Droughts are a type of natural disaster that involves below-average precipitation or a severe water supply shortage over a sustained period of time. Droughts often give rise to famines that can lead to the loss of millions of lives. Here is a list of the factors that trigger a drought:
Low Levels of Precipitation
Little or no precipitation is one of the major causes of a drought. Lower than average levels of rainfall over a sustained period of time can dry the soil and and lead to crop failures. Meteorological disturbances like extremely high temperatures and changes in wind patterns can lead to lower than normal rainfall in an area. Droughts are usually common in places where normal levels of rainfall are generally low, making them more susceptible to changes in precipitation patterns.
El Niño events affecting several parts of the world are often associated with hotter and drier weather conditions. These events are thus linked to droughts in different parts of the world at different times depending on the strength of the events. El Niño events influence weather patterns in the Amazon basin, parts of the U.S. and Central America, and even parts of Africa and Southeast Asia.
Droughts are common in areas experiencing long, dry seasons. Since humidity levels are low during these seasons, water evaporation rates are high. As a result, water bodies like lakes and rivers dry up nearly completely. Vegetation cover and agricultural crops dependent on these water bodies also die due to the absence of water. Higher temperatures during the dry season further promote the evaporation of water and thus worsen the drought.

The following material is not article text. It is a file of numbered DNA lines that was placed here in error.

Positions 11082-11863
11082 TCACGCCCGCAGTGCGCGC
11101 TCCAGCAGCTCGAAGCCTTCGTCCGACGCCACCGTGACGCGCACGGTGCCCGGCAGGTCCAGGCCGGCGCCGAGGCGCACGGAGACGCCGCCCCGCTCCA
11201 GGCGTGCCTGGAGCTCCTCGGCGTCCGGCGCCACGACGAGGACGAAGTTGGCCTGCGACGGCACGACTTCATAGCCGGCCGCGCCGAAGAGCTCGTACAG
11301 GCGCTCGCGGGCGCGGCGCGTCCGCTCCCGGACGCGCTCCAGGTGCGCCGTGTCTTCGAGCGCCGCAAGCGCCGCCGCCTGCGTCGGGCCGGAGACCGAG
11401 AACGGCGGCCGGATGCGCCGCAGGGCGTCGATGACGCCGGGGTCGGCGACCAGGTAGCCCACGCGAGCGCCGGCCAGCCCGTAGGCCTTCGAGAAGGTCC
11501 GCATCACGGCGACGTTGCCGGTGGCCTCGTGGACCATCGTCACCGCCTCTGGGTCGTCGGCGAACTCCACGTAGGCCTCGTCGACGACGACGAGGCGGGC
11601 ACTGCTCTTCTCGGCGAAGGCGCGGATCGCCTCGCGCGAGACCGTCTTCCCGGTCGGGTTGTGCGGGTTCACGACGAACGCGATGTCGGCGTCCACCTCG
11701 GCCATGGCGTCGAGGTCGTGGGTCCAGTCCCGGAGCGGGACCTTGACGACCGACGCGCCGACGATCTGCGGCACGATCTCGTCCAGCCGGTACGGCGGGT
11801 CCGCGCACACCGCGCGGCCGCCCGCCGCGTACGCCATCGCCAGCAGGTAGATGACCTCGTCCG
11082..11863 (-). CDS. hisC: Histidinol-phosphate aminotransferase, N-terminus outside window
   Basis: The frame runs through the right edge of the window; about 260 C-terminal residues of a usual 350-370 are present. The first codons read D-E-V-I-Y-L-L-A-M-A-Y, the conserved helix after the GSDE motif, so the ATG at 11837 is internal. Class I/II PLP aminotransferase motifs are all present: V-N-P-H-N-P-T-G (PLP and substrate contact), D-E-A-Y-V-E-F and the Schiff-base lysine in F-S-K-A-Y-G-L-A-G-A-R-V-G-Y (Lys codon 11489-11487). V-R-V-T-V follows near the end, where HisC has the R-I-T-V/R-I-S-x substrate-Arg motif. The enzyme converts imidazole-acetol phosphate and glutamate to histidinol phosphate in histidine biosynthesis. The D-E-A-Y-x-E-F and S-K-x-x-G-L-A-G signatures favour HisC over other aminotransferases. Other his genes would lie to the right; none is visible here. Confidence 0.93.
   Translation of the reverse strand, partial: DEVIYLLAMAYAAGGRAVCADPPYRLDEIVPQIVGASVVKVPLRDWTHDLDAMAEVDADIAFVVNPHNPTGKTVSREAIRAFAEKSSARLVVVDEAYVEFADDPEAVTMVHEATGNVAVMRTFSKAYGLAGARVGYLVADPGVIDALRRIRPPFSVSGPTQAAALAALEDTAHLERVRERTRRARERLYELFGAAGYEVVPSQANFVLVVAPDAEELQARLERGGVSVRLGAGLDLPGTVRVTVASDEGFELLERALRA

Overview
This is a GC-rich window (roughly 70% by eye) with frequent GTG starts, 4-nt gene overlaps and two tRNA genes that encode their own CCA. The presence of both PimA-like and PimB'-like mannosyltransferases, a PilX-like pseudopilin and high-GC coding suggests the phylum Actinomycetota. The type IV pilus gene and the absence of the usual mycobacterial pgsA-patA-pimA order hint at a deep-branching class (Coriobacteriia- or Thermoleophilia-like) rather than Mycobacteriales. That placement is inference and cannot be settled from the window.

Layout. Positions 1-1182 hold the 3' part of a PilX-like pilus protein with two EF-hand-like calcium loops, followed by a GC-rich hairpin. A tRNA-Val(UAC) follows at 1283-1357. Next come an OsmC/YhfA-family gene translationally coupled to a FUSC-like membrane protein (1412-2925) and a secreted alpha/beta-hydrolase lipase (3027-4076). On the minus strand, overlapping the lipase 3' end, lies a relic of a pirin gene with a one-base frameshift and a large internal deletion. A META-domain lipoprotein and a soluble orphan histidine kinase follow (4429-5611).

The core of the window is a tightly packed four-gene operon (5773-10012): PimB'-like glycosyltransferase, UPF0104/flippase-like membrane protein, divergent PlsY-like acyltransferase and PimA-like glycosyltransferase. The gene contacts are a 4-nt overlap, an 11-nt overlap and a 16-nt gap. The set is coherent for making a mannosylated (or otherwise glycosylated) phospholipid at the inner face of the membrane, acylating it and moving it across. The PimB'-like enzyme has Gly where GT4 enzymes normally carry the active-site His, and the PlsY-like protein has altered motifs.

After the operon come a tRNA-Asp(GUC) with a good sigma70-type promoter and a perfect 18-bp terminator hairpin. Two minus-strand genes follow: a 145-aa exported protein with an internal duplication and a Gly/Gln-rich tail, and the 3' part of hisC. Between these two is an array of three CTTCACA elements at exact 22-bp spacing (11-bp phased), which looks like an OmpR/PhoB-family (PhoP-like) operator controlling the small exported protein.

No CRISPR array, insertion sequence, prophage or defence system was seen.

Global warming induced climate change is believed to be one of the more recent causes of drought. While climate change can bring more precipitation to some areas due to the melting of glaciers and higher rates of evaporation from water bodies, it will lead to droughts in other areas where higher temperatures will dry up the remaining water bodies.
Irresponsible agricultural practices like the over-irrigation (depleting water resources) and over-farming (adversely impacting the soil quality) of land can often lead to droughts. Deforestation can also cause a drought since the absence of tree cover makes soil more susceptible to the erosional forces of wind and water. Thus, human activities can also trigger drought or worsen the impact of a drought caused by meteorological alterations.